JACKSON, Ga. -- (WMC) -- A man known as the "stocking strangler" was executed Thursday for the rape-slayings of three older women in attacks that terrorized a Georgia city four decades ago.
Carlton Gary, 67, was put to death by injection of compounded pentobarbital, a barbiturate, at the state prison in Jackson. He was the first inmate executed by Georgia this year.
Strapped to a gurney with his eyes closed, Gary didn't respond when Warden Eric Sellers asked if he wished to make a final statement or have a prayer recited. The warden exited the execution chamber at 10:17 p.m. Records from past executions show the lethal drug generally starts flowing within a couple of minutes of the warden exiting.
Gary took several quick breaths within a few of minutes of the warden exiting and then yawned before becoming still. He died at 10:33 p.m., Sellers told witnesses.
Gary was convicted in 1986 on three counts each of malice murder, rape and burglary for the 1977 deaths of 89-year-old Florence Scheible, 69-year-old Martha Thurmond and 74-year-old Kathleen Woodruff. Though charged only in those deaths, prosecutors say Gary attacked nine elderly women in the west Georgia city of Columbus from September 1977 to April 1978. Most were choked with stockings, and seven of them died.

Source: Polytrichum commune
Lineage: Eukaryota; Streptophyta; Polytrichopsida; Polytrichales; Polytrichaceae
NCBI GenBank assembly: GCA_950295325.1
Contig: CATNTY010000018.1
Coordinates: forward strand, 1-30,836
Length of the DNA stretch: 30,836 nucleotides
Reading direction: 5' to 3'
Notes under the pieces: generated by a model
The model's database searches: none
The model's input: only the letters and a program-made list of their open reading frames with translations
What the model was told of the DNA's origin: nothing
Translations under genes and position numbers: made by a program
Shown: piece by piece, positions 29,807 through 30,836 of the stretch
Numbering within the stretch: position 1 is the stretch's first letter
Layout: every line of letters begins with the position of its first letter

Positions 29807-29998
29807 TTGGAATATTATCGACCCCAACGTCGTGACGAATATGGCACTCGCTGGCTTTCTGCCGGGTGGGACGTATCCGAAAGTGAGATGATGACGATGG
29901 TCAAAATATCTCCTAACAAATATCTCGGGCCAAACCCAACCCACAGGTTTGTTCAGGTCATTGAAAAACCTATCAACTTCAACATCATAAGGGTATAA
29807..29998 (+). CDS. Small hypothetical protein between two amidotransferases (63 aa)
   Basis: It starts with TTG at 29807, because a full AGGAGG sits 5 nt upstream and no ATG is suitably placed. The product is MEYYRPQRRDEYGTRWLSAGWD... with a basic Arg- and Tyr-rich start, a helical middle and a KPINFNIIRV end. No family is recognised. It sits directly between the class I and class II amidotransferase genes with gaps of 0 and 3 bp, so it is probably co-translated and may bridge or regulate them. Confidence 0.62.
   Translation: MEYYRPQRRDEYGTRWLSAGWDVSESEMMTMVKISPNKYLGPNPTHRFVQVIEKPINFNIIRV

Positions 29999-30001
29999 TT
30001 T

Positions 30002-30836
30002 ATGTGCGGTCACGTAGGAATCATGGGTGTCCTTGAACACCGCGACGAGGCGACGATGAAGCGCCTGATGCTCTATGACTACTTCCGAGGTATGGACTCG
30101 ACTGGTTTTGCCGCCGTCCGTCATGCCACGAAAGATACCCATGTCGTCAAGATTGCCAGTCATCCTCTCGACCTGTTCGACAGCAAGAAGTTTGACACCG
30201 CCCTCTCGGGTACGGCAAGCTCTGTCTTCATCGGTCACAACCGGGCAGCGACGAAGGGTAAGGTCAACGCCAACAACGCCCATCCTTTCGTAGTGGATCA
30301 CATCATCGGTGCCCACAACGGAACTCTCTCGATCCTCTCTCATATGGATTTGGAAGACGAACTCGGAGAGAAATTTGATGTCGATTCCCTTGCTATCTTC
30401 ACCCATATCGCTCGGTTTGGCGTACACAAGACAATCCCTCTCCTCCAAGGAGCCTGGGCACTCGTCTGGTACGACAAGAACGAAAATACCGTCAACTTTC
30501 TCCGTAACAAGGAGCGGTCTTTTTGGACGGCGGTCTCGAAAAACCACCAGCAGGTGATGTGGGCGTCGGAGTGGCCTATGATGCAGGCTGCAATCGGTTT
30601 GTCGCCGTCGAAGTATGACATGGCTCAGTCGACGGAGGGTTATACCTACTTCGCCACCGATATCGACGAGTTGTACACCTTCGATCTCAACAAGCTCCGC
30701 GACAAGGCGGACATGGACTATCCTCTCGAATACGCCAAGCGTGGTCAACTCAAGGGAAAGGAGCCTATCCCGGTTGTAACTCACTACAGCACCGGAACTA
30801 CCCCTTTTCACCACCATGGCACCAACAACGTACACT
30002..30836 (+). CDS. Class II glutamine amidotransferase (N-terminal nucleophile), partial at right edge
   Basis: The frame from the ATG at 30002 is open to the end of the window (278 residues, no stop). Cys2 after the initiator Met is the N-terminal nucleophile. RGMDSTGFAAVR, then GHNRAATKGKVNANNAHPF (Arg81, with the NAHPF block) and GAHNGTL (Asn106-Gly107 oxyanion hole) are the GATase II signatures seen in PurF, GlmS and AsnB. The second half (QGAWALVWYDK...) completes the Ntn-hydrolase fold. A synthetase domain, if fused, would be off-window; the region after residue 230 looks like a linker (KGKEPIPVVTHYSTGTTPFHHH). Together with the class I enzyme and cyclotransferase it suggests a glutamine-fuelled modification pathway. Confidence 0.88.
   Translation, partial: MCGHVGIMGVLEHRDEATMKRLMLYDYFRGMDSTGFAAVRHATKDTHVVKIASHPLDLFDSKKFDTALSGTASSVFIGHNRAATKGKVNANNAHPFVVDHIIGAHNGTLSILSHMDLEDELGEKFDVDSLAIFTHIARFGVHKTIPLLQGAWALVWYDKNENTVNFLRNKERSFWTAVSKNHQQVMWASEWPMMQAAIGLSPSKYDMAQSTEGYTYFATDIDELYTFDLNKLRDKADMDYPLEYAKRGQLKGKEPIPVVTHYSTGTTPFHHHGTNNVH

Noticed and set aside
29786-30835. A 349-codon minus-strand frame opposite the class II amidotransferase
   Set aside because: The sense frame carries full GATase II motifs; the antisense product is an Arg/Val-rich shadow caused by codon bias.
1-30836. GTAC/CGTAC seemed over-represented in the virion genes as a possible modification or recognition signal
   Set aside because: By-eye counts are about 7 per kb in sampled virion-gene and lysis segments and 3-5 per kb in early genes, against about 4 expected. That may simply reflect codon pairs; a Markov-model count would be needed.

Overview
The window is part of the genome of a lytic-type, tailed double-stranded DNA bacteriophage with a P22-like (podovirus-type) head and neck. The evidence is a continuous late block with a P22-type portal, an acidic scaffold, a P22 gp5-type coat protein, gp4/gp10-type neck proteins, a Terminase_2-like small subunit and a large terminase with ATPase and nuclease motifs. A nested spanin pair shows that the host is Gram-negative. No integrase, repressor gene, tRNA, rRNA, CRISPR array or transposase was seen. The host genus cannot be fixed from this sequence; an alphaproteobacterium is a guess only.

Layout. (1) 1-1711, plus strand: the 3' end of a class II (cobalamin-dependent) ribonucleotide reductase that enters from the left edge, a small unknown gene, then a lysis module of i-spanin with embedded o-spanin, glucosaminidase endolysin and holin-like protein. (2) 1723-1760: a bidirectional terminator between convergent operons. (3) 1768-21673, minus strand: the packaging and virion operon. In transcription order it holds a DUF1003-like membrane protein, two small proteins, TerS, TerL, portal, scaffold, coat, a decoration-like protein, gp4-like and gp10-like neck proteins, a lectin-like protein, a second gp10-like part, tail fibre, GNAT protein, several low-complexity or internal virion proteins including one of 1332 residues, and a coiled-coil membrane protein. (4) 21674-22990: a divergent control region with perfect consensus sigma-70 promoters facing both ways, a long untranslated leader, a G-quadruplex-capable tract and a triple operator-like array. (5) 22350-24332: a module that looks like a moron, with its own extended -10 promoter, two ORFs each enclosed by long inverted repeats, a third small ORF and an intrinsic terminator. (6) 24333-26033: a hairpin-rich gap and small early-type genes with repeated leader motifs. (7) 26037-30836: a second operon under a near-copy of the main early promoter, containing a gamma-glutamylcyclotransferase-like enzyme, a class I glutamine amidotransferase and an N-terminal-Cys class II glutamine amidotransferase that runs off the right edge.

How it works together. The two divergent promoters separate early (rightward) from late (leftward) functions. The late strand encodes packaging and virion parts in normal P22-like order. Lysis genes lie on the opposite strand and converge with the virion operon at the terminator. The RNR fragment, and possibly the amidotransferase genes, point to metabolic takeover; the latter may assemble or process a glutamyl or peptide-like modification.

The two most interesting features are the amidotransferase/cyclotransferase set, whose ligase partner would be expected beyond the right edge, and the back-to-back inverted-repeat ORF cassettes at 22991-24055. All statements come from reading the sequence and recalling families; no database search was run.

Police arrested Gary six years after the last killing, in May 1984. He became a suspect when a gun stolen during a 1977 burglary in the upscale neighborhood where all but one of the victims lived was traced to him.
At trial, prosecutors introduced evidence from all nine attacks, arguing that common factors established a pattern. The victims were all older white women who lived alone and were sexually assaulted and choked, usually with stockings. They were attacked at home, usually in the evening, by someone who forced his way inside. All but one of the Georgia victims lived in the Wynnton neighborhood, and all lived near where Gary lived at the time of the crimes.
Prosecutors also presented evidence that they said connected Gary to similar crimes in New York state.
In a clemency petition and in filings before state and federal courts, Gary's lawyers had argued that evidence not available to his trial attorney - either because the necessary testing didn't exist yet or because it wasn't disclosed by the state - proved he wasn't the "stocking strangler."
The state countered in court filings that the evidence Gary's lawyers cited had already been considered by the courts and that his convictions and sentence had repeatedly been upheld by state and federal courts over the past three decades.